Posted by: Phil Anderson | December 21, 2014

The Life and Adventures of Santa Claus

This time of year there are dozens of good stories to enjoy in books, movies, and nightly Christmas specials. Some focus on various aspects of the Nativity story, from wise men and shepherds to donkeys and the little drummer boy. There are myriad versions of A Christmas Carol with ghosts from Christmases past, present, and future. And most plentiful of all are the interpretations of the Santa Claus myth, explaining his elves and reindeer, his flying sleigh, and how he delivers to billions of children around the world in just one night.

One of my favorite versions of the Santa Claus story is The Life and Adventures of Santa Claus by L. Frank Baum, originally published in 1902.

Baum also wrote The Wizard of Oz, thirteen Oz sequels, and many other fairy tales, and his take on the jolly, old elf is planted firmly in the realm of fantasy. It makes no attempt at a scientific explanation of Claus’s process or methods, which strangely makes it more believable than other versions. If one can accept that he was raised by wood nymphs among the immortals, everything else makes perfect sense.

Another aspect of Baum’s biography that I appreciate is that it does not come into direct conflict with the true story of Christ’s birth. Often the origin of Santa Claus is combined with the origin of Christmas; it is a holiday because Santa delivers gifts on that day. In Baum’s version however, it is clear that the celebration of Christmas predates Santa Claus. He is allowed the use of the reindeer only one night a year, and Christmas Eve is the date assigned.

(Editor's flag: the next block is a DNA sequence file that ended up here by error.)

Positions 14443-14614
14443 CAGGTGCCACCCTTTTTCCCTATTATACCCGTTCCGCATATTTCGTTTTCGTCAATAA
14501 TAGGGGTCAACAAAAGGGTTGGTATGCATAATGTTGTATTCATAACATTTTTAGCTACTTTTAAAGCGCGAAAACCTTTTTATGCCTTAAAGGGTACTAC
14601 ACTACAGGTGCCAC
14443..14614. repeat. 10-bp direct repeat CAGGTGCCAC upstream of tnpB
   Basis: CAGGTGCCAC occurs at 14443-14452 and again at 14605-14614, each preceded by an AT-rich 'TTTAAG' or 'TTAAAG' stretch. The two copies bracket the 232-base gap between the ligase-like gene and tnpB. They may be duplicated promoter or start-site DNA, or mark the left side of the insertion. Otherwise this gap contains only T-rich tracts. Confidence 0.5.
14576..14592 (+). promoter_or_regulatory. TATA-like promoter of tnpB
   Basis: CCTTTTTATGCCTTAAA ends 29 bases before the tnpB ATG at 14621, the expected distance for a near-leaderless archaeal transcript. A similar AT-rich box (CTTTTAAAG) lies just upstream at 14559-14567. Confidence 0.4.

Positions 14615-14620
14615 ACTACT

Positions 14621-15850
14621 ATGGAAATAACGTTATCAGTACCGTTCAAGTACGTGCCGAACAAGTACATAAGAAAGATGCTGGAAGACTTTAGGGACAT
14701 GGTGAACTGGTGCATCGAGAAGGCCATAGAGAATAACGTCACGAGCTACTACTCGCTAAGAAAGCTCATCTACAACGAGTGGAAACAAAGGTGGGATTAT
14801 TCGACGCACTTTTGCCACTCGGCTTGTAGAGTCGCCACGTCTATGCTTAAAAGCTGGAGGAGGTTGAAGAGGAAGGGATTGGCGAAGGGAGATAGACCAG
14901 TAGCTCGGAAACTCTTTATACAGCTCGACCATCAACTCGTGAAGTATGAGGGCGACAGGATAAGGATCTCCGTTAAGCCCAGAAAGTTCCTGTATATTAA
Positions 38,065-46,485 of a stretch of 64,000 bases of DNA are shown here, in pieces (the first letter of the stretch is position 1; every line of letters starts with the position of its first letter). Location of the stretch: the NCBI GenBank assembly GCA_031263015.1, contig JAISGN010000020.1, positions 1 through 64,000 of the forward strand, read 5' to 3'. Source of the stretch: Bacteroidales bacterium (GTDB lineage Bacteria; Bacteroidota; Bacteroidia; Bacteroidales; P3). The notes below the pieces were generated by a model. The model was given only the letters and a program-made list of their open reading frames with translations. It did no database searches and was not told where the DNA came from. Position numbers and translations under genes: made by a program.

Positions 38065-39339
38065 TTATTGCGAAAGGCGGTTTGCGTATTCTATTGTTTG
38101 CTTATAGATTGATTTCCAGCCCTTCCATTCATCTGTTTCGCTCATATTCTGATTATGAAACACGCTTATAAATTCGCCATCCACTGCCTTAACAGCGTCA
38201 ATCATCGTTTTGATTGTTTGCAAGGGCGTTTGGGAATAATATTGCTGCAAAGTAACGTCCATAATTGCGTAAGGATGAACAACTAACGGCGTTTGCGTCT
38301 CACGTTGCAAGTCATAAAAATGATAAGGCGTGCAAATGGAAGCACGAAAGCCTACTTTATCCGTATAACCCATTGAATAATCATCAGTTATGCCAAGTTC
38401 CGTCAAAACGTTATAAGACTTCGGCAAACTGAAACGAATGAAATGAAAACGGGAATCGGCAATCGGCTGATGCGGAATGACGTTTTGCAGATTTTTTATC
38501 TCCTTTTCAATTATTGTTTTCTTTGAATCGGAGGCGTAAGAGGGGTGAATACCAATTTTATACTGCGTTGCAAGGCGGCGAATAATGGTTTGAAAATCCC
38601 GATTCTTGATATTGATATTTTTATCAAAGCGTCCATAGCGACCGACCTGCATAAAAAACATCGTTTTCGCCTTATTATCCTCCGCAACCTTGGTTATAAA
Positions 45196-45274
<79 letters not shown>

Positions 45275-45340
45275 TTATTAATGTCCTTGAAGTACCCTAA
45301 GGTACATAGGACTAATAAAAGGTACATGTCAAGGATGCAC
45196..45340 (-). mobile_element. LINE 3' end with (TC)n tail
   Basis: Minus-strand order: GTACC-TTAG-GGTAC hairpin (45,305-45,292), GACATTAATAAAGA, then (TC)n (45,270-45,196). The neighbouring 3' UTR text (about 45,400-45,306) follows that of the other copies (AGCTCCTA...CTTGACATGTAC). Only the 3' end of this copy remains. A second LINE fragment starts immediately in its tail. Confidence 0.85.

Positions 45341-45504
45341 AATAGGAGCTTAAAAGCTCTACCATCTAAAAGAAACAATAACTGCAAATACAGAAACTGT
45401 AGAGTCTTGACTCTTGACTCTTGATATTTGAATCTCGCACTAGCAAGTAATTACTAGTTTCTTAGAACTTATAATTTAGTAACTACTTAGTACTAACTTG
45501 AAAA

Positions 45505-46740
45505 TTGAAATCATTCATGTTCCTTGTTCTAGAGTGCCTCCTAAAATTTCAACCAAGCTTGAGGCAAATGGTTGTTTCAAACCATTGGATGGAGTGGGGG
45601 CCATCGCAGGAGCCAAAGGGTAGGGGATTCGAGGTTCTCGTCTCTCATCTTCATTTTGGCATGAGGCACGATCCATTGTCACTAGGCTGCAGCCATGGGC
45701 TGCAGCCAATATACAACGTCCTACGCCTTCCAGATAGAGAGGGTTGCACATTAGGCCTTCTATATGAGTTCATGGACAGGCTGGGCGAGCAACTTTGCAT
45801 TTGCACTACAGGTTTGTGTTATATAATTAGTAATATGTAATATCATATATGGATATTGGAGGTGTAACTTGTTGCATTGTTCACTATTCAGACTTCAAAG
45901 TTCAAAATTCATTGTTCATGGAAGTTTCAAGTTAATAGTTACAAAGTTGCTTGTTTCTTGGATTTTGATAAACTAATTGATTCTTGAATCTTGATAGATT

The part of this rendition of Santa that cements it (in my opinion) as the best, is the logical statement of how every child in the world can receive a Christmas gift.

“I will make all loving parents my deputies!” cried the jolly old fellow, “and they shall help me do my work. For in this way I shall save many precious minutes and few children need be neglected for lack of time to visit them.”

In this simple explanation, Baum answers the most vexing logistical question in the Santa Claus myth and at the same time protects those parents who carelessly get caught wrapping presents or stuffing stockings.

Those are just a few reasons this is my favorite Santa Claus story. What’s your favorite Christmas story and why? Leave comments below.

Merry Christmas to all and to all a good night!



  1. […] The Life and Adventures of Santa Claus […]

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